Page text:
Can an agricultural based economy survive in capitalist markets?

Seeing the millions of acres of land as the plane descents into the Khartoum capital it is difficult not notice the gigantic areas of perfectly aligned fields of various colours and shapes surrounding the tributaries of the river Nile.

A fertile lands of Sudan have provided the rest of the Middle-Eastern countries with supplies of grain, wheat, rice, corn, starch, Arabic gum and about every type of maze available. Large swaths of fertile land, in which rains are abundant during the monsoon season and the sun is forever exposed for the rest of the year creates lush grounds for the cultivation of agricultural produce and grazing of of healthy cattle, sheep, goats and wonderous other beasts.

On closer observation one can spot the circular type of green fields arranged in groups surrounding  a boundary of desert, a phenomenal scene that looks something out a sci-fi movie. This is the new type of cultivation in which fields are not adjacent to the meandering Nile for irrigation, instead water is pumped from underground wells using diesel fuel generators and then distributed along wheeled pipelines that stretch over a kilometre in length operating in circular motion to irrigate the field giving it the alien crop circle affect when viewed from above.

The irrigation process requires no manpower, it works automatically once a day and is powered using generators. The seeding and the harvesting process is carried out by a one to two farmers and an industrial combine harvester and tractor.

For the most productive and successful farmers, the harvest is collected, compacted and transported to the nearest sea port for overseas markets as the rates offered overseas for the tonne of produce is much better than local one.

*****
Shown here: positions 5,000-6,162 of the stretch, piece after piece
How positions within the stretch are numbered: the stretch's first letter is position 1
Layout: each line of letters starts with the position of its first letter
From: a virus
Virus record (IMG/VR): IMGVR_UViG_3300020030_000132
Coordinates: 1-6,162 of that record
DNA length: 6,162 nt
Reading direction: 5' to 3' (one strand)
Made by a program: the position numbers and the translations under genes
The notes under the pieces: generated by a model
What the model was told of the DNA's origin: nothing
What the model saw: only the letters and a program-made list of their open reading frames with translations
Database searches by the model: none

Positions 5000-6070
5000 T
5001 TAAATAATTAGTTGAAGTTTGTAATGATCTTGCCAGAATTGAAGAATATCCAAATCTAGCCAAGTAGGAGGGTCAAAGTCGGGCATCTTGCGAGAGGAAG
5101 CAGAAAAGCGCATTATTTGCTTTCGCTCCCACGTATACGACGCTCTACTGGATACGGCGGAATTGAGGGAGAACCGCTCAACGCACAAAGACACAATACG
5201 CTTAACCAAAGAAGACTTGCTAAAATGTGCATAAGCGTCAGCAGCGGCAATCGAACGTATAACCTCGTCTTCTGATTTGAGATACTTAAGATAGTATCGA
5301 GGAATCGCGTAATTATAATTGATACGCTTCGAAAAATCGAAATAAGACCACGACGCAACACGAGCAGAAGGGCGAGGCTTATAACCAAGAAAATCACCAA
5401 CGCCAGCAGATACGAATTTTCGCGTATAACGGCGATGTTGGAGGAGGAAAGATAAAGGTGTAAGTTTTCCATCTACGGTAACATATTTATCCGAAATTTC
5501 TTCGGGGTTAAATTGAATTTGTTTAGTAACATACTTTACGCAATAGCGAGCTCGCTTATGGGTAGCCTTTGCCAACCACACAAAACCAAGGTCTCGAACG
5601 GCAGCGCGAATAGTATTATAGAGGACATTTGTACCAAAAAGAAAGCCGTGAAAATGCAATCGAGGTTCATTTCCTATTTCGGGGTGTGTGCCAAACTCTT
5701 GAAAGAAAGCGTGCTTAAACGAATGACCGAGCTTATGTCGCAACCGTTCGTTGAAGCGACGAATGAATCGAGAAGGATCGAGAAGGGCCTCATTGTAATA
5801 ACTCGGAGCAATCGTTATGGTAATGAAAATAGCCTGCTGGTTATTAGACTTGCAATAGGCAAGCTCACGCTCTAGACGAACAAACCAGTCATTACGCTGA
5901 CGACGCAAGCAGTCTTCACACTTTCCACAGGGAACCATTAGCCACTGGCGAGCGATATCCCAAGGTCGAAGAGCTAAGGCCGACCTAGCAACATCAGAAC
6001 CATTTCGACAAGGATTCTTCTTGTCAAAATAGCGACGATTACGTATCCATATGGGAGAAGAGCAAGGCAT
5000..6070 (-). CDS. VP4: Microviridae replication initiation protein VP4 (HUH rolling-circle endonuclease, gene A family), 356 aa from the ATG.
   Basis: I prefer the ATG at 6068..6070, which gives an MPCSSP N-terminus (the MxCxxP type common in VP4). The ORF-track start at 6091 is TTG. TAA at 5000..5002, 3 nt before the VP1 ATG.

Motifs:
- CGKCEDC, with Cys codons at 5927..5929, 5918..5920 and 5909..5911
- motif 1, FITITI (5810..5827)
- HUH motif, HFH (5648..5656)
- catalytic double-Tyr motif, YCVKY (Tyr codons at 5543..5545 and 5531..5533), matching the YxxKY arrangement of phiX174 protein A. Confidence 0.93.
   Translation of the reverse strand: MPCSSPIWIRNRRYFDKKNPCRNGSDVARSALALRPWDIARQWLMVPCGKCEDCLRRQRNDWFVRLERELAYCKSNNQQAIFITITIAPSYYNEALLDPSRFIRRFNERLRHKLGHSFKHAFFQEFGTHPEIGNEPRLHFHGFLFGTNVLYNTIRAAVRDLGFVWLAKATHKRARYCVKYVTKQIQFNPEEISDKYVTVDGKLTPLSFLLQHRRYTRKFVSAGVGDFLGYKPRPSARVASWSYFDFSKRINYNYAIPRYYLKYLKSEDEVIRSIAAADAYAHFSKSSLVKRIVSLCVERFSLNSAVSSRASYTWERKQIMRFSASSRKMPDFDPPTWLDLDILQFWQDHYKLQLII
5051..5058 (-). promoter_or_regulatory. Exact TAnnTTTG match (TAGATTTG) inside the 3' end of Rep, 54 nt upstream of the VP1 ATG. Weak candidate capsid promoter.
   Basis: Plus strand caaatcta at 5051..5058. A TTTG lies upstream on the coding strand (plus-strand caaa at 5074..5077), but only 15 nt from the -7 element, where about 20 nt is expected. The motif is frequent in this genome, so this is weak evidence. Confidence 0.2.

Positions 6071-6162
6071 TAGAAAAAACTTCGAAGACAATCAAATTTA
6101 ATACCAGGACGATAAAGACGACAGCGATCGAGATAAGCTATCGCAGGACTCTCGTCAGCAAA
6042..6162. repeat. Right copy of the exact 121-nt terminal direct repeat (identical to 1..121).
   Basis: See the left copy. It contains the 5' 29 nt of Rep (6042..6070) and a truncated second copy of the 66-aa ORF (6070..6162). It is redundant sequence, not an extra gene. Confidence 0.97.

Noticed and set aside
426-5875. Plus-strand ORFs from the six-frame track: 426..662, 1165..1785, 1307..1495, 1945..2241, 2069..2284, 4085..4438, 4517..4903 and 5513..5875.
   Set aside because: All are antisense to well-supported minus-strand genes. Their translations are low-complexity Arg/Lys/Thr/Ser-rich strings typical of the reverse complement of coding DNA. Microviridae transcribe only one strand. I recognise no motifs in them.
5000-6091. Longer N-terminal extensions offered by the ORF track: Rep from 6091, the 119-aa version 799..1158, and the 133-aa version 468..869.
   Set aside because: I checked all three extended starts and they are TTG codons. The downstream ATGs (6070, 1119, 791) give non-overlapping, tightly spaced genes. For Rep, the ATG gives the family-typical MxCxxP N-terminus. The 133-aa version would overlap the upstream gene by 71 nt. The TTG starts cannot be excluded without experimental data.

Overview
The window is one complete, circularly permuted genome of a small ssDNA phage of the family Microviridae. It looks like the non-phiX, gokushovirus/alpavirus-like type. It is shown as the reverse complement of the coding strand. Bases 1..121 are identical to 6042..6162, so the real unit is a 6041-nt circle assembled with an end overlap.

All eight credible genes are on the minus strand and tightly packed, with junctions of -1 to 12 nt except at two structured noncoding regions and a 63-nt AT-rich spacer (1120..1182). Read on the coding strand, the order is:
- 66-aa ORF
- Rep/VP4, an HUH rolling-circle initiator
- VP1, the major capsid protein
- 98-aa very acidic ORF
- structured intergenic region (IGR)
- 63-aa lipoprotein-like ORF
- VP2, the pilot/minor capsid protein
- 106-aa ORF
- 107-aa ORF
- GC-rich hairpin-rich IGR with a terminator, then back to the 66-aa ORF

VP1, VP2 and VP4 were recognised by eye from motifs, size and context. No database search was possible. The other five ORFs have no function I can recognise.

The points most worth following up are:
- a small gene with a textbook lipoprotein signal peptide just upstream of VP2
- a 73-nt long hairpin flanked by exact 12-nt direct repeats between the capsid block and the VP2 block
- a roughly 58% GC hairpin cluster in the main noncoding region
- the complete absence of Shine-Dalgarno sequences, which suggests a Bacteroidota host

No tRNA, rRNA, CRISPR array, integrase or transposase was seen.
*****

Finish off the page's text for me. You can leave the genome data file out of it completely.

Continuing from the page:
Furthermore the requirement to employ farmers, peasants and trade-middle men is reduced if not eliminated. The heavy machinery and digitalised market place are faster, more accurate and easier to work with than the use of human and animals.

This whirl wind in technology has improved farming in terms of harvests quality and quantity but to the determent of the employment figures, and local incomes.

Capitalism at its core is the process of gathering resources to create machines that can create items for the betterment of human quality of life.

Depending of the different properties of the final product the gathering of the right mix of resources is necessary for the construction of final product.

Resources such as oil, rare earths and minerals in which extraction, refining, selling and taxing offers much better returns than agricultural produce and has a greater effect on stimulating economy.

Agricultural commodities in comparison are sold for a much lower price and with the globalisation of capitalism, privatisation of land to gain investment for new machinery, tractors, harvesters, generators becomes a much better option to adopt financially.

The drawback is that better productivity is reflected in terms of profits for a private company rather than a national or government body.

The purchase of private lands at the hands of gulf states has a rich history in Sudan from the 1980’s, however this has developed considerably with the increase in population of the Gulf states and the rise in demand for livestock and agricultural products through private entities since 2011.

So how can the comparatively low price and employment required on the farm be offset in capitalist markets in which survival depends solely on the yields / km2.  In other words, how can an agricultural economy compete with an industrial economy if the farms business model is simply to yield and harvest crops at the lowest cost with the highest quantity.